For a detailed understanding of this bill, read it and read the staff analysis. One of the changes in the substitute is that it establishes a sunset provision, sun-setting the bill on 12-31-2019. It can be extended by a resolution of the Council.  This is the same sunset date as Bill 343. The bill passes on a voice vote.  I am disappointing that the three or four members of the Council who purport to be conservative did not make an argument against this bill and did not go on record in opposition. To see the discussion see time stamp 3:21:25 - 3:36:35.

BILL NO. BL2016-334 is an expansion of the PILOT program (payment in lieu of taxes) for use as a tool to develop more affordable housing. This will be a new use for this program.  It is normally used by the Industrial Development Board as a tool to incentivize companies to locate in Nashville. This would allow MDHA to use this tool to encourage development of affordable housing. It passes without discussion on a voice vote.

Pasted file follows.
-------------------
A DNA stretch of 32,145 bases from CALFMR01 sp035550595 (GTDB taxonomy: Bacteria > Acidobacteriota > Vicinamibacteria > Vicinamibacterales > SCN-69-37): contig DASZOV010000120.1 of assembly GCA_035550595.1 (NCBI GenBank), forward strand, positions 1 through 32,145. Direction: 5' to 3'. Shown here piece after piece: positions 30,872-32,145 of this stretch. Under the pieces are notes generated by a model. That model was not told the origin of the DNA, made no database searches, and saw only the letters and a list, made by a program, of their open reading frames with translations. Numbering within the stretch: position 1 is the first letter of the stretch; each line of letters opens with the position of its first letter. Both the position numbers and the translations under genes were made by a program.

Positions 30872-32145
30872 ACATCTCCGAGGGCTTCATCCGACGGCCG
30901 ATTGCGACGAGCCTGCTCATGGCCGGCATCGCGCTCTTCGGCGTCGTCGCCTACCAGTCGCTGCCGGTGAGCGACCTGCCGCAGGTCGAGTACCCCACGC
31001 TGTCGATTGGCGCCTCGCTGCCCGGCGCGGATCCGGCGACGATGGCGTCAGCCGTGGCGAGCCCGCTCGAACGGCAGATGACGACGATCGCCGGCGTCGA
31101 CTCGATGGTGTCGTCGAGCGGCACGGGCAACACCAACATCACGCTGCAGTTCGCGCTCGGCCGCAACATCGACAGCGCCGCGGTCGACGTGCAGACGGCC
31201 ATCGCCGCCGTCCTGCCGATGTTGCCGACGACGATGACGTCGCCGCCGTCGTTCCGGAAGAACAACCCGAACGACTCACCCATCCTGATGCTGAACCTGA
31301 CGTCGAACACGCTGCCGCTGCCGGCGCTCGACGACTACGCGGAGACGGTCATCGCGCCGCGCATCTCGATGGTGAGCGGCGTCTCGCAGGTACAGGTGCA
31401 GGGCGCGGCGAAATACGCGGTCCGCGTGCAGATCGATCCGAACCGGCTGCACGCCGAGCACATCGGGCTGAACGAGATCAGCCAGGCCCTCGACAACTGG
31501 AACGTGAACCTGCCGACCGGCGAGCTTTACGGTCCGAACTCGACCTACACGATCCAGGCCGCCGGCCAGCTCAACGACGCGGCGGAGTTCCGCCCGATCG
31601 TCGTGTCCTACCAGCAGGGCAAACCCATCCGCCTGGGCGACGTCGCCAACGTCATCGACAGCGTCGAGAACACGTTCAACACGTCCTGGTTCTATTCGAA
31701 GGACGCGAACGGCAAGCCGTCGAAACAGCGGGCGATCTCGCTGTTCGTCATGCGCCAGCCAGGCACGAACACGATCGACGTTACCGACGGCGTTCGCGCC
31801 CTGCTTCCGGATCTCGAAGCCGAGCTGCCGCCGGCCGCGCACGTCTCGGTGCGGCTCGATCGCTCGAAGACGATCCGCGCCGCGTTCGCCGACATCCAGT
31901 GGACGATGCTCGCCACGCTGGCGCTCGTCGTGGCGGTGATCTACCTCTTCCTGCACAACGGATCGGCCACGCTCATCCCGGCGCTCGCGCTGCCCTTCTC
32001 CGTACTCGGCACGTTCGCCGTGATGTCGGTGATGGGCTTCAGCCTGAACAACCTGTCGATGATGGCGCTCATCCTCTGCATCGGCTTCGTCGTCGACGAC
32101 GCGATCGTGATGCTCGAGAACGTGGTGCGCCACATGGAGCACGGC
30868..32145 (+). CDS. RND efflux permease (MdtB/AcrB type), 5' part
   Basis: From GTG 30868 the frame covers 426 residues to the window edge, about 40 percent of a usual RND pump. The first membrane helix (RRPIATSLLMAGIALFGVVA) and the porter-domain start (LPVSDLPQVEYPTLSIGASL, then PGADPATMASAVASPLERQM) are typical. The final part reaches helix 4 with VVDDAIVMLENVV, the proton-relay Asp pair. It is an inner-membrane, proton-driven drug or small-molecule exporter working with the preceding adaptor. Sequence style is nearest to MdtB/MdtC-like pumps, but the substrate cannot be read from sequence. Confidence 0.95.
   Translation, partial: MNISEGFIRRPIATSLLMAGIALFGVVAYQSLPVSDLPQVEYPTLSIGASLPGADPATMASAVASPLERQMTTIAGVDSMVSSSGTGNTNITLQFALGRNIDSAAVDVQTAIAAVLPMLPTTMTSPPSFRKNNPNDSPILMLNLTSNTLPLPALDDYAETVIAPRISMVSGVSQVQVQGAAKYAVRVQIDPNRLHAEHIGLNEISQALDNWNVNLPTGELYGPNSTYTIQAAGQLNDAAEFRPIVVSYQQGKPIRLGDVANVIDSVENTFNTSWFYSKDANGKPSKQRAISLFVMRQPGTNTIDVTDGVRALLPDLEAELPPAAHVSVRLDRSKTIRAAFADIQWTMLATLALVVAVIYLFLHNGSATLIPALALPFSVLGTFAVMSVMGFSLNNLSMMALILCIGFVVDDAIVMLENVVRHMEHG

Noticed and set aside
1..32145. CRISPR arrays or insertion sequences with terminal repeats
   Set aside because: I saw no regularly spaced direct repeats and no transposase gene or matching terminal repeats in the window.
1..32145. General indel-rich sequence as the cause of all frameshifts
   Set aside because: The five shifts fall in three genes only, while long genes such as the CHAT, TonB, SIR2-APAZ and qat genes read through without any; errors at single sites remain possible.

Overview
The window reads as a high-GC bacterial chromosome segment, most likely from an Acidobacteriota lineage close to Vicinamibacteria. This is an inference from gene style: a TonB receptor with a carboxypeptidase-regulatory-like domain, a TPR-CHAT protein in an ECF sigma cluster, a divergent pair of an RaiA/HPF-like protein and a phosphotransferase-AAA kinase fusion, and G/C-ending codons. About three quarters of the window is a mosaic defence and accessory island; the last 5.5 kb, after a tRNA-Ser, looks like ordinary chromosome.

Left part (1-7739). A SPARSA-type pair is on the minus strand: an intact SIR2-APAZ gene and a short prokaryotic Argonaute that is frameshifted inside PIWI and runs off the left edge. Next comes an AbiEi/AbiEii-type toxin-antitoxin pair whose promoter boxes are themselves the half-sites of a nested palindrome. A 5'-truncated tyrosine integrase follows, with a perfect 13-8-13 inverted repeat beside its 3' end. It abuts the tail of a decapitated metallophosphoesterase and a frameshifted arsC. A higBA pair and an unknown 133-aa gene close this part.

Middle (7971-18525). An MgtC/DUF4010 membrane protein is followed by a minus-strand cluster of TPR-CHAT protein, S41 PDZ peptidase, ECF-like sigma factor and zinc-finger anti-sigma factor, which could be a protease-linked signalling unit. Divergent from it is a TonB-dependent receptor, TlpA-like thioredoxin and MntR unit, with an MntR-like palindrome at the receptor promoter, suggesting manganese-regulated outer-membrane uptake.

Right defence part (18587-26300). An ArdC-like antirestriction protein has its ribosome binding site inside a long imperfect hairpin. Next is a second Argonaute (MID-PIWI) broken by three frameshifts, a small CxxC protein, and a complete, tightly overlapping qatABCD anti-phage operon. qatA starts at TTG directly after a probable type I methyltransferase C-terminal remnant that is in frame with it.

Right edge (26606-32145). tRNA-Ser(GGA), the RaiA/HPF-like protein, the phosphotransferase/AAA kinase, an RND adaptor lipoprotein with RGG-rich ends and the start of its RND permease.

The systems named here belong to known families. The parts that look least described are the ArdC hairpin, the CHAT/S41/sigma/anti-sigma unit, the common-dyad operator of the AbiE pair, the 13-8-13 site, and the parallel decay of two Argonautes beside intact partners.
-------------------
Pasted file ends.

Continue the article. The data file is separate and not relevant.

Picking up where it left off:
BILL NO. BL2016-342  is an Affordable Housing Grant program to encourage developers to develop affordable housing.  This is not the Council's version of the inclusionary zoning above; this is a voluntary plan. It caps available money at $2.5 million and has a sunset provision.  Background and more information on this proposal is in the press release from the mayor's office which you can find at this link.  The mayor advocated this bill but was neutral on Bill 133. Both developers and housing advocates support this bill, for the most part. The grant program this bill creates could be the carrot that works with the stick of bill 133, however it could have worked as a stand alone grant program. Projects getting the grant funding established by this bill would individually have to be approved by the Council for the grant. Councilman Cooper raises a problem with the bill. For the discussion see time stamp 3:40:22 - 3:47:09.